Earlier this month, Vibrant Spaces announced its plans for Selden Market, an “incubator market” set to open its doors later this year at Norfolk’s Selden Arcade. Selden Market will essentially let entrepreneurs test out their street-level business ideas in a pop-up style format without having to commit to a multiyear lease – for instance, booths can be rented for either $100 per week or $300 per month. Businesses feeling a bit more ambitious can opt to rent an “incubator storefront” within the market, with prices ranging from $225 to $325 per month for a six-month lease. Selden Market will be funded by both the city of Norfolk and the Downtown Norfolk Council.

Selden Market will open its doors this fall

Ungvarsky said that the idea for Selden Market stemmed from the fact that many of the smaller businesses who’d expressed interest in Vibrant Spaces’ previous offerings were just as interesting as their larger, more established counterparts, but weren’t quite ready to commit to a lengthy lease or large space.

“A lot of those businesses were of course the most innovative – they were the more risky ones,” he said. “They were the true startup businesses. And we saw that it was challenging to put them into a multiyear lease with a really major financial commitment. So we started thinking, ‘how can we put a bunch of those businesses together in a space and help them grow together and thrive together?’”

A part of the city’s fabric

As an agency, Grow has played an integral part in getting Vibrant Spaces off the ground. Aside from creating and developing the concept for Vibrant Spaces, Ungvarsky said the shop’s roughly 40 staffers have also used their “creative innovation problem solving” skills to help the program meet its goals and come up with new ideas to better serve small businesses.

The agency’s employees have also directly helped out some of the businesses that have benefitted from Vibrant Spaces; for example, one team volunteered to assist Lamia's Crepes with her branding, and ultimately ended up creating all of the signage and design elements for her storefront.

Grow employees helped Lamia's Crepes with its branding and marketing efforts

“Our role in the community is a defining characteristic of the agency,” said Ungvarsky. “People love that we care about the community around us and want to help build the place that we live. And we’ve found that that’s something that resonates with all of our talent. We’re a bunch of people who all have the same drive to create something from nothing.”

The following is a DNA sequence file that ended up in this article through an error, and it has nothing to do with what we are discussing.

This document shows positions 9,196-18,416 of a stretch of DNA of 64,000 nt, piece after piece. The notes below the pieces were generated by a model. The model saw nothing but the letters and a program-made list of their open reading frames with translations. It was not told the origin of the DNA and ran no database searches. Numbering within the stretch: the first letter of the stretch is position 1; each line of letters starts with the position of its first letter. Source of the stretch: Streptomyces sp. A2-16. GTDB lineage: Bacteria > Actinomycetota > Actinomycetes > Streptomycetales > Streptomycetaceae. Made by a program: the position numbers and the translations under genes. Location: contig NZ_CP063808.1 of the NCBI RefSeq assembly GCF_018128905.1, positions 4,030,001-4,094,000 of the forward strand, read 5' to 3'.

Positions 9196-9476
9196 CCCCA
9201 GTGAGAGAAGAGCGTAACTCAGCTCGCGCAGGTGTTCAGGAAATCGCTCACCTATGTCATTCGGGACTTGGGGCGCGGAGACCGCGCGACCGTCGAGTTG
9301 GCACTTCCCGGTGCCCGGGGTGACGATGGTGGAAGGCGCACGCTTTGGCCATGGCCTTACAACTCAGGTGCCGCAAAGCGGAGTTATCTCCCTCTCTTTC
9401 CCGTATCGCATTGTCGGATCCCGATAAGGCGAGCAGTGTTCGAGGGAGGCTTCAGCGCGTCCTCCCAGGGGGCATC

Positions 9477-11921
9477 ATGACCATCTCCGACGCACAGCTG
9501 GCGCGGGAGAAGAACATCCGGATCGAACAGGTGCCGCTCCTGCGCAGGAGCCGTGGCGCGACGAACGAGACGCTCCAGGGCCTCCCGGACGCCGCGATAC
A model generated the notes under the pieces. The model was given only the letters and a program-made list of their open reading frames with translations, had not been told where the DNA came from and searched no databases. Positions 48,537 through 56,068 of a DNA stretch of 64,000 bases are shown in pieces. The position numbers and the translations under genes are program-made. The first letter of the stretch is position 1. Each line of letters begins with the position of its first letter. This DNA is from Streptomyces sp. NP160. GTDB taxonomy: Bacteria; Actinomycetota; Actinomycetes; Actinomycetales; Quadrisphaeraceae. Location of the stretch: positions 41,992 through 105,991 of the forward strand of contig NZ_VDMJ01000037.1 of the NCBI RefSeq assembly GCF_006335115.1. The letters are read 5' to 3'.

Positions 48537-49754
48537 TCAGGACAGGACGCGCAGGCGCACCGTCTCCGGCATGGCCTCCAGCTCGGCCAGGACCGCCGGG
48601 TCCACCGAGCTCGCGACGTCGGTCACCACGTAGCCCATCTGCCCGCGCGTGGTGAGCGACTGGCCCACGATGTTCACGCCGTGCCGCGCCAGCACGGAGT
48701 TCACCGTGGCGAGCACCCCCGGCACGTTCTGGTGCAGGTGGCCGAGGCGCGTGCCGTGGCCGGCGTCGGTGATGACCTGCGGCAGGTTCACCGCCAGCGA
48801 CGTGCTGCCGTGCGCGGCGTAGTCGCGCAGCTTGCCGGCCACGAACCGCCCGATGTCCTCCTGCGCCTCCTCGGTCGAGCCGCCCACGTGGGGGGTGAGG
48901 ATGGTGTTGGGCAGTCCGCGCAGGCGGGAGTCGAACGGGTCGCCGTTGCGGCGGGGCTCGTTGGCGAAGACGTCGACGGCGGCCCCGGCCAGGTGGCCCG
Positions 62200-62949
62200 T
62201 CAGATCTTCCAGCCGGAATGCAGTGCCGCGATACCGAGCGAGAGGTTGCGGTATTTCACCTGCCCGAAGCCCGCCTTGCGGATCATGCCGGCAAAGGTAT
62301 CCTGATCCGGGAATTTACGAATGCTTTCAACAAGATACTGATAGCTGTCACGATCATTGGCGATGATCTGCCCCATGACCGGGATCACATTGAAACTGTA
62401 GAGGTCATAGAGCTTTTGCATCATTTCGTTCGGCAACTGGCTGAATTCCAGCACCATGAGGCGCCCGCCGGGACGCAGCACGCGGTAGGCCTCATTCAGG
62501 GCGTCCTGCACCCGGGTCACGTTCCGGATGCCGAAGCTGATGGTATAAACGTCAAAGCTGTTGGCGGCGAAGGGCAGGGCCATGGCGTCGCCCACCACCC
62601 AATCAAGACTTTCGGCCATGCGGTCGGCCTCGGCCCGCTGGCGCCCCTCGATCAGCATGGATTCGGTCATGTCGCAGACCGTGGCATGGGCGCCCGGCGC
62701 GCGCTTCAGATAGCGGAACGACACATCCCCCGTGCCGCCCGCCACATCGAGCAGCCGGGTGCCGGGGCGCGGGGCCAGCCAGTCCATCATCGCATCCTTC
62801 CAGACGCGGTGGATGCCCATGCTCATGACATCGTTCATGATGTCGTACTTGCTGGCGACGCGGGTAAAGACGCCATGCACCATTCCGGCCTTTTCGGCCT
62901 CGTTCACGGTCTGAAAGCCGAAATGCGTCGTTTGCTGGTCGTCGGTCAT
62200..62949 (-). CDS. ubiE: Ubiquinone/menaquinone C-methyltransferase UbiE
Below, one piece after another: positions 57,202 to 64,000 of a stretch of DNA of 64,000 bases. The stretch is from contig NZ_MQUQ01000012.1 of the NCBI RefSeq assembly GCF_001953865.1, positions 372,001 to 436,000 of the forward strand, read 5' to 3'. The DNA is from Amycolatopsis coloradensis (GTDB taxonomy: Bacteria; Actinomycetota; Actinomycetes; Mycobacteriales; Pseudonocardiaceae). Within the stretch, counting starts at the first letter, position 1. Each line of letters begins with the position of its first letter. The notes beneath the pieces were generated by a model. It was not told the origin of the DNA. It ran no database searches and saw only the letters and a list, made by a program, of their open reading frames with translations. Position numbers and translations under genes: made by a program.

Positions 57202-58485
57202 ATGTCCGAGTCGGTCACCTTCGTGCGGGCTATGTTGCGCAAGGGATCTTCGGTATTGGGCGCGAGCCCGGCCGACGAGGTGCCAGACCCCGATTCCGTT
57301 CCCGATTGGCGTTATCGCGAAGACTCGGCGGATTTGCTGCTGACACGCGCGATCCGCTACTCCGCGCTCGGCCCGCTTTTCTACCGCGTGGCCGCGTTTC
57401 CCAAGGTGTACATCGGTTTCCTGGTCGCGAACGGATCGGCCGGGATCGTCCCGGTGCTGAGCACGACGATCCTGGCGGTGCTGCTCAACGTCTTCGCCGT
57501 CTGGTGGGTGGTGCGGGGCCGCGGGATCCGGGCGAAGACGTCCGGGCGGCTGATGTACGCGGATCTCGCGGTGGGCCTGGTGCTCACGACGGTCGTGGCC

As far as talent goes, Ungvarsky said that the agency’s penchant for helping out the community and neighborhoods around it is something that has been attracting new hires to Grow for years.

“We found early on that we all had a great passion for creating things in the community, and we found that was directly tied to our business success. Our employees loved helping build the place around them, and that was a great part of our story for how new talent came into the shop, both local talent and relocated talent,” he said.

Ungvarsky said being independent also makes it easier for Grow to make a substantial impact on Norfolk since it gives the agency freedom to chart its own course.

“Being independent means we get to define success for the agency, and how we spend our time getting there. We want to create industry-defining digital marketing, and we also want to have a major impact on the community we want to call home. So yes, independence gives us the freedom to do that—to support projects like Vibrant Spaces as a company, and also to support our individual employees and their community efforts in every way we can,” he said.

Independent Influence is supported by Choozle, an independent digital advertising platform.

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Minda Smiley

Minda Smiley is a reporter at The Drum covering creativity and advertising. Based in Philadelphia, she primarily covers independent agencies and B2B marketing. She also oversees The Drum’s “Independent Influence,” a weekly series that spotlights the work, perspectives and inspirations behind independent agencies. During her time at The Drum, she has covered industry events including SXSW, ANA Masters of Marketing, 4A’s Transformation and C2 Montréal. She is a graduate of the City University of New York’s Graduate School of Journalism.